A man goes to buy a car. The one he wants costs $25,000. Is that a good price? He can only determine that by comparing it to the price of similar cars. According to Marx’s concept of the commodity fetish, the market (exchange) value of the car obscures its real value, which is determined by the efforts of all the workers—miners, steelworkers, rubber workers, designers, molders, assemblers, et al.—who contributed to its manufacture.
Growing up on a Midwestern farm while Marx worked on the final draft of Capital, Vol. I, was a boy who, as a man, would have a very different take on the relationship of workers to the products of their labor. Thorstein Veblen would become famous for what he wrote about the fetishized commodities of consumers.
Veblen assumed that use of machinery and exposure to industrial processes made workers more rational, less inclined to superstition and animistic beliefs. Away from the mill or factory’s secularizing influence, however, they would buy not only things they needed but also what they thought they had to have to feel respectable. Veblen’s car buyer not only wants a car. He wants the kind of car his brother-in-law has, a Ford Flex, let’s say. According to Veblen’s concept of “conspicuous consumption” (or “invidious” consumption), the things we own tell others where we stand in the social hierarchy. As a sociologist puts it, “Goods are the tools that signal to others who we want them to think we are and who we want to be.”1
Thus, in Buddenbrooks , first published in 1901, two years after Veblen’s The Theory of the Leisure Class, Thomas Mann introduces readers to the bourgeois family, whose decline makes up the plot of his great novel, by giving us a tour of their large and well-appointed house. Some of us may do the same for a newly arrived guest in our own homes. But such tours are for the few. For the many, the people who see us at work and in public, our appearance and manner must suffice to tell others who we are—or who we want them to think we are. Over the past few decades, however, standards for personal appearance have been transformed in ways that seem to turn Veblen’s conspicuous consumption idea inside out.
For Veblen, all the nonessentials that we purchase as consumers reflect standards of respectability established by the upper class. The “motive that lies at the root of ownership is emulation,” he wrote, not just of others but of wealthy and powerful others. Under capitalism, one’s property “becomes the conventional basis of esteem,” by which Veblen meant both the high regard of others and self-esteem.2 Not every consumer theorist who has followed the Midwesterner has agreed with him on this, but they have all had to start by acknowledging his basic idea. As Jean Baudrillard summed up, “[T]he object of consumption creates distinctions as a stratification of statuses.”3
History has seemed at times to validate Veblen’s thesis. Werner Sombart maintained that, by the eighteenth century, French fashion followed the cravings of royal mistresses. Mass production of what had been luxury goods, reserved for a tiny but privileged minority—e.g., coffee, tea, perfumes, tobacco, woolens, silks, mirrors, soap, cotton prints—spurred early capitalist development.4 More recently, economist Juliet Schor has argued that keeping up with the Joneses is no longer enough for many Americans. Televised exposure to the lives of the rich and famous has boosted upscale emulation to unaffordable heights.5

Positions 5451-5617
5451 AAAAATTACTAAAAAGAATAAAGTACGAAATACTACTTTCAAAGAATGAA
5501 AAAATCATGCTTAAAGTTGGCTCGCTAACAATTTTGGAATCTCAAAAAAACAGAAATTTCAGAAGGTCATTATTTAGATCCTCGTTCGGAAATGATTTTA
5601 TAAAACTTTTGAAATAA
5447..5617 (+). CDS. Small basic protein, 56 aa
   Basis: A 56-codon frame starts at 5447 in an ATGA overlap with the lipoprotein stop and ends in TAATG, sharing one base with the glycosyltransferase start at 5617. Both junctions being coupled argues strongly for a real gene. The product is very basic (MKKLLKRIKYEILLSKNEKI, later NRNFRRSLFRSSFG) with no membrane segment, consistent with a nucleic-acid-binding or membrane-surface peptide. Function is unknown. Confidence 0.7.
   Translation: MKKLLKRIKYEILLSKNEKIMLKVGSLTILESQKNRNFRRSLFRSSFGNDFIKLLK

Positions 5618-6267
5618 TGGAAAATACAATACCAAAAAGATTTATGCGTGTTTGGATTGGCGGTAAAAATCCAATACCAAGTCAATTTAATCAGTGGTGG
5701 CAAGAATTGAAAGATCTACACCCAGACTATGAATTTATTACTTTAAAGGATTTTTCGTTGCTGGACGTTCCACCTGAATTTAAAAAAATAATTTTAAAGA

With regard to personal appearance, Veblen had cited clothing as a good example of invidious consumption: “the function of dress [is to provide] evidence of ability to pay.”6 But respectable dress must also reflect the earliest division of labor, which (in Veblen’s version of prehistoric practices) downgraded work by making it the responsibility of the ruled—initially, women. Rulers (initially men) engaged in exploits such as warfare and hunting. To meet the standards of the leisurely rich of modern times, one’s costly-looking clothes must also indicate “conspicuous abstention from labour”—for example, by not showing any grime or wear and tear.7 Until the invention of “sportswear,” twentieth-century workers, peasants, and gentry alike all wore, when out in public, the dark suit and hat of the successful businessman. John Berger characterized this as an example of “class hegemony.”8 As for women, wrote Veblen, their clothing had to hinder “useful exertion” to achieve the respectable appearance of the ladies of leisure who ornamented the lives of high-status men.9 I would wager that no one who has worn a dress, girdle, stockings, heels, etc., will argue that such garb lends itself to a wide range of physical activities.
Sociological research bears out Veblen’s central thesis, to some extent. For example, Jeremy Schulz interviewed San Francisco and Los Angeles area owners and dealers of the tank-like Hummer H2. Several of these owners openly stated that they had purchased the vehicle because they could afford to and others could not. Some of them reported that less favored associates had directed hostile remarks at them, not because the heavyweight Hummer poses a threat to other drivers and to the environment, but because they—the less favored others—felt belittled by not having one of their own. The Hummers also drew positive attention. Male owners found, in some cases, that their H2’s attracted women; professionals used them to impress clients.10 Such reports of invidious reactions, “status anxiety” on the part of some non-owners, and status advances via ownership all seem to accord with Veblen’s concept of conspicuous consumption, as generally understood.